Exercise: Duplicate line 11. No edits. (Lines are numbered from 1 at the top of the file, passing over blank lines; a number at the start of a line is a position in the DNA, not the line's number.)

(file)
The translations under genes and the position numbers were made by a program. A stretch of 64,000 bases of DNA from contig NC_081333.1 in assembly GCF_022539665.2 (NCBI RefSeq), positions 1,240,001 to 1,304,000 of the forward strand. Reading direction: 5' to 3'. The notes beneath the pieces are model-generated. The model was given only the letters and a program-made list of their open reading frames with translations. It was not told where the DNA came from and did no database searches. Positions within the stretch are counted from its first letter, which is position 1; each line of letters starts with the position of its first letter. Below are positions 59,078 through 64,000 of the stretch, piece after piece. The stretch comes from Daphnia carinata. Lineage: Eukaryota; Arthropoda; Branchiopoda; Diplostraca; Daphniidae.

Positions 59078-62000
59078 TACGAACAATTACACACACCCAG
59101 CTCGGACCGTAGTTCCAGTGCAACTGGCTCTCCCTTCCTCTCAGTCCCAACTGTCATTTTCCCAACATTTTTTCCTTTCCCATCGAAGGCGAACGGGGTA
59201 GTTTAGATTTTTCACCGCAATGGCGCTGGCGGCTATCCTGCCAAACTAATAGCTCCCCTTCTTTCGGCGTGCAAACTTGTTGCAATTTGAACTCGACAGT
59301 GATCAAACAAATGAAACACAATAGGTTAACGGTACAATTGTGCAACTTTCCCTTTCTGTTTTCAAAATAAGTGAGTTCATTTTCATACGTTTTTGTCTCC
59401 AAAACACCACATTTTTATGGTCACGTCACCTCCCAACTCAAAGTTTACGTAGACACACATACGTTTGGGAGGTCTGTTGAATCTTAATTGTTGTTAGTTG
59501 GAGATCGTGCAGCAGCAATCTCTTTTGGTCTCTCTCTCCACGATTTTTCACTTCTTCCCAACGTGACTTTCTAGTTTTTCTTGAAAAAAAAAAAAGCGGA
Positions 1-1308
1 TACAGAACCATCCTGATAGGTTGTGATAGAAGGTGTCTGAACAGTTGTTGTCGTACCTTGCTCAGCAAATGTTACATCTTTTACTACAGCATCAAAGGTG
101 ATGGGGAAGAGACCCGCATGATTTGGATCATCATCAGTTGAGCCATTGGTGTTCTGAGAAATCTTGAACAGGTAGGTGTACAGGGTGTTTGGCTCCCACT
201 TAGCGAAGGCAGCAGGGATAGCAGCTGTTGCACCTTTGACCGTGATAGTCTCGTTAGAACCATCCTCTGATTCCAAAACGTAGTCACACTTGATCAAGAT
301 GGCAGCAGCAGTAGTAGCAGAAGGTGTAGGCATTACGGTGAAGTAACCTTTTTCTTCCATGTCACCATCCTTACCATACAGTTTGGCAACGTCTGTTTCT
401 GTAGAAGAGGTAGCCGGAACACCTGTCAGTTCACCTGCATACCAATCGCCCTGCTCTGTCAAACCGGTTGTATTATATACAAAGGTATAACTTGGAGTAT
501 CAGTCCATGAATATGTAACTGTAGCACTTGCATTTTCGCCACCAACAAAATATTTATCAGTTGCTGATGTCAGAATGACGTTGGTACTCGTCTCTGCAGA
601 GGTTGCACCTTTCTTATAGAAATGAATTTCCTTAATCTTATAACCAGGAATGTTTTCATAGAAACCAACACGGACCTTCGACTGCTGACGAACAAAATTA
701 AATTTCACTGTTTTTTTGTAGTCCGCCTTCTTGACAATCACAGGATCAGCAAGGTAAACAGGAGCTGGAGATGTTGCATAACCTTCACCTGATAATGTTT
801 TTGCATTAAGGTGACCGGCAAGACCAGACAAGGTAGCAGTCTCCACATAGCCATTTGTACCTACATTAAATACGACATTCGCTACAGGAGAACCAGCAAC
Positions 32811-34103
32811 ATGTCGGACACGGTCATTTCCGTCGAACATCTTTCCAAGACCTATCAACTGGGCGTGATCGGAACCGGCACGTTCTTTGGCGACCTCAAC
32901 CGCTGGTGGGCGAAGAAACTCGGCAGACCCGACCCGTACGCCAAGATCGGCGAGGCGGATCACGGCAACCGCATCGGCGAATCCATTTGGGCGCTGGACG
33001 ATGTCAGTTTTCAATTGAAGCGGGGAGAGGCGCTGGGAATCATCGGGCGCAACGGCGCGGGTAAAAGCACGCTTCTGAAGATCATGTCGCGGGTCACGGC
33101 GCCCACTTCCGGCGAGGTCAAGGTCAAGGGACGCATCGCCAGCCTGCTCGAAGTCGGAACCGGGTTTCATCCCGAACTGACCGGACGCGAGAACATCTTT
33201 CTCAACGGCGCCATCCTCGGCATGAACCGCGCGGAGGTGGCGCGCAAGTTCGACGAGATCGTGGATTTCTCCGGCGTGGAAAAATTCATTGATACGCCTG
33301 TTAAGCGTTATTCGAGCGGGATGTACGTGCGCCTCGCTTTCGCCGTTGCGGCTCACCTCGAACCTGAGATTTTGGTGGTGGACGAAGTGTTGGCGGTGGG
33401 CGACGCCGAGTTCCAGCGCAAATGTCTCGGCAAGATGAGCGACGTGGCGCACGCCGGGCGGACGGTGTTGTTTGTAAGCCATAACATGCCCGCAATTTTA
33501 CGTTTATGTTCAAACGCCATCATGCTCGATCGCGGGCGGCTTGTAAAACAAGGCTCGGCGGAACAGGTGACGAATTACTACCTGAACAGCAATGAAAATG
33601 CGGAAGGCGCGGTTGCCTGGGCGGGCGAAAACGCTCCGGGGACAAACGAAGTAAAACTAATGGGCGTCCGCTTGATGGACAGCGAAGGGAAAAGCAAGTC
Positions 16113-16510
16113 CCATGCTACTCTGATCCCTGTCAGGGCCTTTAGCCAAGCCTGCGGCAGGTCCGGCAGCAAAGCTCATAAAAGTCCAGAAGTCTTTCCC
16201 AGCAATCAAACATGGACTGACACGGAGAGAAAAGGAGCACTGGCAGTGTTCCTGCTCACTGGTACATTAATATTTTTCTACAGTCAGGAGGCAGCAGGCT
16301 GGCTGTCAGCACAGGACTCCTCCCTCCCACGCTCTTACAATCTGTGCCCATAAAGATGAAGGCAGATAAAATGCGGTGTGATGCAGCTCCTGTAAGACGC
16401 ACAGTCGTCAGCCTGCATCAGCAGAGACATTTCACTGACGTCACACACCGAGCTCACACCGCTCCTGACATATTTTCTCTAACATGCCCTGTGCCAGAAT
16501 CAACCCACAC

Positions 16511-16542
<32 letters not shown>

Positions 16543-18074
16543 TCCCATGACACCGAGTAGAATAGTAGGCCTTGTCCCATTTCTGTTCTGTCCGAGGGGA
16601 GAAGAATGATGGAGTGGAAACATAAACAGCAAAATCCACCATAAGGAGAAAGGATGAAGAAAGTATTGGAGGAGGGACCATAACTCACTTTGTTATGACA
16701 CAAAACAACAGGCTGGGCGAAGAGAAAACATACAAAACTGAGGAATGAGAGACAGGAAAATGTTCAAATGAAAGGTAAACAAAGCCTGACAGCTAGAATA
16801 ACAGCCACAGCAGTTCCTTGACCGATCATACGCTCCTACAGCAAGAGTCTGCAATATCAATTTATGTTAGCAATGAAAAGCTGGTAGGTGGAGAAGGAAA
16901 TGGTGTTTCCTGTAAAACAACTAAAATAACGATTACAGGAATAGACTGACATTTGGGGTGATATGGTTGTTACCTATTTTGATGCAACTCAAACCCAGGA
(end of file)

101 ATGGGGAAGAGACCCGCATGATTTGGATCATCATCAGTTGAGCCATTGGTGTTCTGAGAAATCTTGAACAGGTAGGTGTACAGGGTGTTTGGCTCCCACT